Friday 23 April 2010

How to read a publishing contract (5)

I'm back! LBF done (new post on it soon - or maybe not; perhaps we've all had enough LBF now), and back to that contract. Incidentally, I had a stroppyish email from an editor who said she couldn't pass my invoice for payment of the on-signature tranche because I hadn't sent the contract back. Ooooops. Don't forget that you actually have to get to the end of the contract, negotiate, sign it and send it back some day!

Here we go. This is a pretty crucial clause as if you don't send the book in, and in a form the publisher likes, it won't be published:

5. Conditions and Acceptance

The Publishers shall have the right as a condition of acceptance to require such amendments or corrections by the Author to the typescript and/or illustrative material as they think fit. Should the Author fail to carry out such amendments or corrections to the satisfaction of the Publishers, they shall have the right to reject the work, and in such event this Agreement shall be terminated and all rights in the Work shall revert to the Author, any advance payment made to the Author shall forthwith become repayable to the Publishers. The Author shall not be at liberty to publish the Work or enter into an agreement for publication of the Work elsewhere until such advance has been repaid.

This means that if the publisher wants you to change things in the book, you have to make those changes before they will publish the book. If you don't make the changes, the book will be rejected, you have to repay any money you've had, and you can take the book elsewhere. This might look fairly non-controversial and straightforward, but it means more than it appears to mean.

When you first read this clause, you will probably think it means 'does the book do as it set out to do what it says in the synopsis?' and 'does the book have errors, inconsistencies and other faults that must be corrected?' This is certainly part of what it means. Let's look at this first.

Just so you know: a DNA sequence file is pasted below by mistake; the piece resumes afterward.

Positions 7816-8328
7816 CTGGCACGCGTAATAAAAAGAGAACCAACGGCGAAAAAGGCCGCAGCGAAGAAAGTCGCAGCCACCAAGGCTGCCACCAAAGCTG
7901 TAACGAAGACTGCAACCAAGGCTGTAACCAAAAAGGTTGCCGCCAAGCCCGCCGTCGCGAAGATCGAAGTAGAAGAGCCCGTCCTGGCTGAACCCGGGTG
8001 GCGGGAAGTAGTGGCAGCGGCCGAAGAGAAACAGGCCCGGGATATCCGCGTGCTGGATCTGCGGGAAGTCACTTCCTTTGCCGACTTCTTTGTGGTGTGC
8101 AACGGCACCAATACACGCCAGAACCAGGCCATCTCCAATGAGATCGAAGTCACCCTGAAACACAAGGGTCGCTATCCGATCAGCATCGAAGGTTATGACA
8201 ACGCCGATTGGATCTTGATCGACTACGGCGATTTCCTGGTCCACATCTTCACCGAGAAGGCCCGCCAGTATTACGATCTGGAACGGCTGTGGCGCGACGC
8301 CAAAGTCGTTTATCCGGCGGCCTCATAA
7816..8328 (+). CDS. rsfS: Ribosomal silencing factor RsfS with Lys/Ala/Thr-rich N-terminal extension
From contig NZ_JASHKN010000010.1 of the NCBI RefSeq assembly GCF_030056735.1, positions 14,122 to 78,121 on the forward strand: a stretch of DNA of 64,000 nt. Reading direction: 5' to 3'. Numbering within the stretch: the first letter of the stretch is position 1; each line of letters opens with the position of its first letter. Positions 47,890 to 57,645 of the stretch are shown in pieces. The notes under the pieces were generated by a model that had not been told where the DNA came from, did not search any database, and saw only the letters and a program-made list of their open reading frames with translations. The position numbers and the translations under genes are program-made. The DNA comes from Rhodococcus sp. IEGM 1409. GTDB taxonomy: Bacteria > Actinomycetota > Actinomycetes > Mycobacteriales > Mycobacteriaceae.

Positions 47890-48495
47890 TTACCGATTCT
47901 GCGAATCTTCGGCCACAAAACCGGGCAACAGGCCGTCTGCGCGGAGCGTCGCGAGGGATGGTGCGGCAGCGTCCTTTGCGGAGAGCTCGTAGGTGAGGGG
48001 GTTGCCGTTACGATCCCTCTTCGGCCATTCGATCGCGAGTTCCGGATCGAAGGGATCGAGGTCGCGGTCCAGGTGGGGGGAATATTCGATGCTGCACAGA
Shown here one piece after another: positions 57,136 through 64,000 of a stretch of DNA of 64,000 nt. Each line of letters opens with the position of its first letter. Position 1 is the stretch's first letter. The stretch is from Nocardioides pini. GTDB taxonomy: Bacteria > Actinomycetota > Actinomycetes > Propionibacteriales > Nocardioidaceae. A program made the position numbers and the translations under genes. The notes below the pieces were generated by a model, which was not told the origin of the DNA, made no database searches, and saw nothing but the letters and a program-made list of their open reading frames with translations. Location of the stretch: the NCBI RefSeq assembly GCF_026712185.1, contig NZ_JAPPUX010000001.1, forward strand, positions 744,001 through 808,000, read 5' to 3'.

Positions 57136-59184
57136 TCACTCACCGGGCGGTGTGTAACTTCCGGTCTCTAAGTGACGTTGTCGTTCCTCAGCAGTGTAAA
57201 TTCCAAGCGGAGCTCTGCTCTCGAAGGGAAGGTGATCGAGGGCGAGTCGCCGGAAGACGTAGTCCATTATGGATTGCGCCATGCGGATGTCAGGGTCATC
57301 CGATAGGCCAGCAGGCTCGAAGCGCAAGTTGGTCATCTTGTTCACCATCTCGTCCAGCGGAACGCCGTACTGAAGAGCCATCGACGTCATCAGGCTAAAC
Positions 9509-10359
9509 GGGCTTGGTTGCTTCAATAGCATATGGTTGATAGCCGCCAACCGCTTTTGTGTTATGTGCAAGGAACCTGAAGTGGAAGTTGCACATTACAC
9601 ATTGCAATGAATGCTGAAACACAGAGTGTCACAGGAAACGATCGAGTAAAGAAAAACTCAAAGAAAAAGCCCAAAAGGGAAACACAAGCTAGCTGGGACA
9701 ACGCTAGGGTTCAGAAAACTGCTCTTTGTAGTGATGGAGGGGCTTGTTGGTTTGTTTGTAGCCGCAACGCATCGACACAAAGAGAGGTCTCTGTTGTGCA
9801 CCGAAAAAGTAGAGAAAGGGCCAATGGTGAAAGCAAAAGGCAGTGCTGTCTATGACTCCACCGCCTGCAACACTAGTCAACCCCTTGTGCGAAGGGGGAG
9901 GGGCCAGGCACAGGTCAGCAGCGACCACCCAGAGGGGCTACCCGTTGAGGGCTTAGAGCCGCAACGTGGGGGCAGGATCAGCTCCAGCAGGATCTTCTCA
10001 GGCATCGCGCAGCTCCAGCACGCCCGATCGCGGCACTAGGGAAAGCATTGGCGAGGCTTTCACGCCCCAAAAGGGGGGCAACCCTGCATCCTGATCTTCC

If yours is a non-fiction book,and the editor/consultant has checked the book and found there are things that are wrong and need to be corrected, you need to put them right. It might mean you have missed something out that you have to add, or that you have included something they consider irrelevant that you must remove. In either a fiction or non-fiction book it can mean that your writing is not good enough and you need to improve the style, or that the structure does not work and you need to improve the narrative flow or the logic of the argument. If it is fiction, the characters may be inconsistent, or the action implausible, or any number of other faults, all of which may not have been obvious from the synopsis. All of these aspects are to do with you, the writer, having done the job badly and the publisher wanting you to put it right. Fair enough.

But what if you don't agree that the features the publisher has identified as faults are actually faults? What if the changes the publisher wants are unacceptable to you? We'll leave aside whether you are right - whether it would actually be a better book if you did as you were told - as I can't judge that without seeing your book and the publisher's requirements. It is enough that you are certain the publisher is wrong and you don't want to make the changes. This clause works in your favour as well as theirs. It means that if you are adamant that you won't change a character, restructure the plot, rewrite in a less/more flowery style, add a chapter on nuclear power, remove an incident, add counter-arguments or whatever - you don't have to. You can say 'I will not make these changes, as it will then not be the book I wanted to write, or a book I want my name on. So the agreement is at an end and I will take my book away and here is your money. Goodbye.'

Scary? Well, maybe. But it's scary for them, too, especially if your book is part of a series and the rest of the series is all on target.

Of course, you don't need to say all that at once - it depends how strongly you feel and how strongly you think they feel. If they say your book is badly written, it probably is, to be honest (especially if you haven't published (m)any other books or your previous books have been heavily edited). They are the experts. If it is a difference of opinion - they think it would be better if you did certain things, but you think what they want would change the argument/nature of the book in a way unacceptable to you - it's worth arguing your case. If you can put a cogent and persuasive case, they may agree you are right. But this is all for the future - let's not jump ahead to your book encountering problems. The point here is that this clause is your friend: it means you keep control over your book as long as you are willing to walk away from the money and from publication. Maybe you aren't. But it's not a clause you can get struck out, and it's not a clause you should try to get struck out, as it gives you as much protection as it gives the publisher.

This one gets through without argument. By the way, 'advance' may also be 'fee' if the book is for a flat fee. And you only have to correct the illustrations if you are the illustrator. There will be more about corrections in clause 6.

No comments:

Post a Comment